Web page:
Toll Collections Declined During Second Covid-19 Wave, Says ICRA
A truck stops at a toll booth at the Manesar toll plaza on National Highway 8 (NH 8) in Manesar, Haryana, India. (Photographer: Udit Kulshrestha/Bloomberg)

Toll Collections Declined During Second Covid-19 Wave, Says ICRA

The second wave of Covid-19 pandemic has adversely impacted highway toll collections across India, according to ICRA Ltd.

Collections during the second wave fell by around 10% in April over a month ago and is estimated to decline by 25-30% sequentially in May, the rating agency, which studied toll data for 29 projects across 11 states between March 1 and May 10, said in a note.

“Despite the lack of a nationwide stringent lockdown or toll suspensions, regional restrictions imposed in several states, along with the increase in wariness, has negatively affected the people movement in the past few weeks,” it said.

With continued rise in number of Covid-19 cases in May and stringent lockdowns imposed by states to contain the infection, contraction in toll collections has been much sharper in May, Rajeshwar Burla, co-group head and vice president of corporate ratings at ICRA, was quoted as saying.

He, however, expects the situation to improve. “With fall in number of Covid-19 cases from third week of May, the states are expected to relax lockdown restrictions in a gradual manner,” Burla said. “We expect toll collections to ramp up from June.”

Satish Parakh, managing director, Ashoka Buildcon Ltd., told BloombergQuint that “toll collection reduced by 10-15% on our various toll in April and 30-40% in May.” But “I think as the situation improves we will see bounce back of collections, this is a temporary phenomena during pandemic”.

According to Burla, revenue of toll roads would also improve. “Despite hitting a speed breaker in the form of second wave of Covid; toll road projects are expected to witness low teen revenue growth in FY2022 on the back of low base and inflation-linked increase in toll rates.”

Highlights

  • Maharashtra is the worst hit state, where lockdown restrictions started earlier than other states. As a result the contraction in its toll collections was higher in April.

  • For Rajasthan, most of the projects in sample have higher proportion of passenger vehicle traffic as they cater to tourist destinations. The impact on toll collections has been much sharper due to the restrictions.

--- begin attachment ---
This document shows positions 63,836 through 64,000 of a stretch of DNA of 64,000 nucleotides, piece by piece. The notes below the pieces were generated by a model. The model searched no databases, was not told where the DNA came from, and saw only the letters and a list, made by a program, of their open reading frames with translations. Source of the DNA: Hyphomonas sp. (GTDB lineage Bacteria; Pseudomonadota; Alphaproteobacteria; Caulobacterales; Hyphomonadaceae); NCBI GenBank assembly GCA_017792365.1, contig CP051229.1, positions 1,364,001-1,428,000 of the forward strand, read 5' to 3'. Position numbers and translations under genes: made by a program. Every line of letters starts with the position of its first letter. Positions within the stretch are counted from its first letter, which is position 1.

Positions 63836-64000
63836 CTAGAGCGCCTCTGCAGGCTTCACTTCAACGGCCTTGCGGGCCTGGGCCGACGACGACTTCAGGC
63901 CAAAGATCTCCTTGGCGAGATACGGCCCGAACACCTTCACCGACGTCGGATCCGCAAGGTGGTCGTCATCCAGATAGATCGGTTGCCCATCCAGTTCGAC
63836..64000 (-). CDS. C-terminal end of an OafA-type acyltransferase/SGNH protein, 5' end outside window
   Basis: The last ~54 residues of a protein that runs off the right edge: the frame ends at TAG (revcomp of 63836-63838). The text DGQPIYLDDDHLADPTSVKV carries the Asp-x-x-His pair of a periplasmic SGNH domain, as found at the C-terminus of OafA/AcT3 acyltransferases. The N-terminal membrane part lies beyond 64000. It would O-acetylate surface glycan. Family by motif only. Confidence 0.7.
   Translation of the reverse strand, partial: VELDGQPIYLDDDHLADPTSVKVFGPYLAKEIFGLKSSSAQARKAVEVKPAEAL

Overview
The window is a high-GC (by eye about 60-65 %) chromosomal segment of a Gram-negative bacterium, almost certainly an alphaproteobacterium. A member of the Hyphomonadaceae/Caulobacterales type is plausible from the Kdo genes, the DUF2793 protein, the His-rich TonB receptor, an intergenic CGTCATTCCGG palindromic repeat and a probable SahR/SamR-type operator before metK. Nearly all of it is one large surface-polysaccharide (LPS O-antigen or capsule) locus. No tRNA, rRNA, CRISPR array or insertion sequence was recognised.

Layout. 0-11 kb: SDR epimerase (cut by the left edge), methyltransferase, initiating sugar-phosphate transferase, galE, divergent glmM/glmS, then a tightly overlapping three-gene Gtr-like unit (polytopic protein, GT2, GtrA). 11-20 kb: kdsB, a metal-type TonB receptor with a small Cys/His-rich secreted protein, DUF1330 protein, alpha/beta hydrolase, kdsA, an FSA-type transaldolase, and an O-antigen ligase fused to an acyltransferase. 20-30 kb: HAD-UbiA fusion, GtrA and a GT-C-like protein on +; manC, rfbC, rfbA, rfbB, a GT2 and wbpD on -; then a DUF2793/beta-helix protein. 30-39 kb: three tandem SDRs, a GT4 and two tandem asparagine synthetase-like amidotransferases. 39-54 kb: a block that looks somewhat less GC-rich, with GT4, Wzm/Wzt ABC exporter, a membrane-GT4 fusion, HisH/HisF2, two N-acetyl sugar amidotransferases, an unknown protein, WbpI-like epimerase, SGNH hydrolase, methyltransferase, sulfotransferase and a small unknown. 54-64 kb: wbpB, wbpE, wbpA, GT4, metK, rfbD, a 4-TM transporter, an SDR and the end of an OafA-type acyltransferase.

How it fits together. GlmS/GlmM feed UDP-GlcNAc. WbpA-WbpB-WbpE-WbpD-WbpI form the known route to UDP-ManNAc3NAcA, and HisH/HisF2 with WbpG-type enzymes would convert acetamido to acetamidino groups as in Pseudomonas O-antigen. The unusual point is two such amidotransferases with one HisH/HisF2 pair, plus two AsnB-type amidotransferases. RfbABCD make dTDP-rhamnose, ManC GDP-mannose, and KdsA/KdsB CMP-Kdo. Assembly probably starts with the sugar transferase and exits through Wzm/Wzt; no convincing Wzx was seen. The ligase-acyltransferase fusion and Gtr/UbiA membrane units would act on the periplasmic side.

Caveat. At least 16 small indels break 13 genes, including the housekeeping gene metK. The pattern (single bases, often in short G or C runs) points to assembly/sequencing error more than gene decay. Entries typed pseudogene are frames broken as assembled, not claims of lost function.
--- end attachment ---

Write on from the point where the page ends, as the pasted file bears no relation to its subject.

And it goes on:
• For Andhra Pradesh and Karnataka, the reduction remained comparatively moderate as these stretches are largely used by commercial traffic.

  • The month-on-month contraction rose in April and May, with sharper dip on weekends as some states imposed weekend lockdowns.

  • Although the fall in toll collections has been across vehicle categories, the impact has been severe on the passenger vehicle and bus categories amid strict restrictions imposed on people movement by various states.

ICRA said this time the impact on toll collection is expected to be less severe when compared to last year. “Unlike the earlier wave where there was a nationwide lockdown and toll suspension; this time the nature of lockdowns is more regional with relaxations to both manufacturing and construction activities and movement of goods,” it said.

Burla said unlike the first wave, no compensation against toll revenue loss was announced by the authorities yet and is unlikely to be covered under concession agreements, too. “However, the rebound in traffic is expected to be much faster as compared to first wave which took almost 5-6 months to reach pre-Covid levels,” he said. “Majority of the road projects rated by ICRA in investment grade categories have 3 to 6 months of debt service reserve account and are adequately placed to withstand the current impact.”

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